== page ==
Story and Photography by Jim Marotta
One of only a few specialized tools necessary to work on a hybrid vehicle -- hybrid electric insulating gloves -- are required for safety when disengaging the battery pack for testing.
The biggest obstacle to servicing hybrids is not the purchase of special tools and equipment, but understanding the system you are trying to service. Most tools necessary to perform hybrid repairs are already in your tool box. While hybrid electric insulating gloves are required for safety when disengaging the battery pack and testing for power prior to repairs, other than that, there are very few hybrid-specific tools required. Always use extreme caution around high-voltage hybrid components: Failure to follow instructions may result in serious personal injury or death.
The 12-volt battery on a hybrid vehicle (HV) is subject to the same concerns as all other batteries in terms of service life. Misuse or abuse such as extended periods in a discharged state, significant discharge cycling (dead battery), or more normally, a simple loss of efficiency over time, eventually causes the battery to degrade and fail.
The 12-volt battery runs only the computer and other electronic devices when you turn the hybrid vehicle on. Since the engine is started by the HV battery, the 12-volt batteries are usually rated pretty low in cold cranking amps so they can go bad long before they would ordinarily cause a no-start. This is why some hybrid aficionados advocate preventive replacement of the 12-volt battery, rather than waiting for it to fail.
On most hybrids, a traditional alternator is not fitted to the engine. A DC to DC converter is used to charge and maintain the 12-volt battery and gets its power from the HV battery. As a result of this connection, a bad 12-volt battery can not only drag down the 12-volt system but can result in DC to DC converter overheating and failure.
Most hybrids use wet cell (flooded) lead acid automotive batteries which are mounted in the conventional front-of-engine-compartment location. Service and maintain these batteries like any other automotive battery.
Some newer hybrid models have switched battery positions and are now mounting batteries in the rear of the vehicle. This is where the issue gets confusing. If you have a rear-mounted battery it can be a traditional wet cell (flooded) battery or a new absorbed glass mat (AGM) battery that requires special consideration.
AGM batteries require a charging voltage that does not exceed 14.00 volts at normal temperatures and even lower voltages when summer temperatures soar. Unfortunately, almost all older automotive chargers have a permanently fixed set point voltage that exceeds 14.00 and this spells trouble. Subjecting AGM batteries to 14.6 volts for a prolonged period will eventually destroy them.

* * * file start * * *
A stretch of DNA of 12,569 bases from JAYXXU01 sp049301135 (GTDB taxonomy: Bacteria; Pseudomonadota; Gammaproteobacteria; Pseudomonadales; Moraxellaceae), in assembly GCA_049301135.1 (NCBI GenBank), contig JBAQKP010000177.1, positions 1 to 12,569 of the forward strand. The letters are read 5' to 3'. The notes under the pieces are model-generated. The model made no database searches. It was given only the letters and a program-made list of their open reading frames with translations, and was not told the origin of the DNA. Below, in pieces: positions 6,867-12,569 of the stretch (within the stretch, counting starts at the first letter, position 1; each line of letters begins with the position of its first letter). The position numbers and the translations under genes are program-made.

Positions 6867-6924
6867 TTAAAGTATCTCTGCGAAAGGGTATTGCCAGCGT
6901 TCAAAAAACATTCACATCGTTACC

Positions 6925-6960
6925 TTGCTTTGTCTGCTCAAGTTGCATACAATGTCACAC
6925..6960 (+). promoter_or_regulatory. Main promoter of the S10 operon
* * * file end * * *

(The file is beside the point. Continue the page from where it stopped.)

Honda HV battery failures are caused by internal shorting of the individual battery cells.
Any battery’s performance will degrade over time and when this happens to an HV battery, vehicle performance is reduced. Hybrid vehicles which rely on HV batteries for power are equipped with internal systems designed to alert the operator only if there is a service issue. Like all batteries, HV batteries fail because their active material and internal structures have reached a point where they have lost sufficient capacity to be considered un-serviceable.
Many first generation Prius and Honda owners are now seeing the end of their HV battery’s life. According to the experts, the Toyota's HV batteries are failing due to electrolyte leakage and the resulting corrosion issues, and the Honda's HV batteries are failing due to internal shorting of the cells.
Toyota HV battery failures are caused by electrolyte leakage and the resulting corrosion issues as seen on this battery terminal.
Unfortunately, there isn't much that can be done to prevent these issues. With the exception of the Gen.1 Prius, which can benefit from cleaning of the corrosion and replacing bus bars on the battery pack, only careful monitoring of the cell module internal resistance and voltage differential between high and low cells while under a load can determine when an HV battery is in decline.
Using a relatively inexpensive and readily available hybrid battery diagnostic tool to perform a routine drive test will show the relationship between a known good battery and the real-time performance observed during the drive. If the battery test results are low or suspect, then a decision can be made about service.
Whether it’s powered by electricity, CNG, gasoline, a biofuel, or diesel, ChiltonDIY’s comprehensive online repair procedures, specifications, diagnostics, and technical bulletins can help you service your car or truck.
A muscle car enthusiast and drag racer, Jim Marotta is a freelance automotive writer with more than 25 years experience in the automotive industry.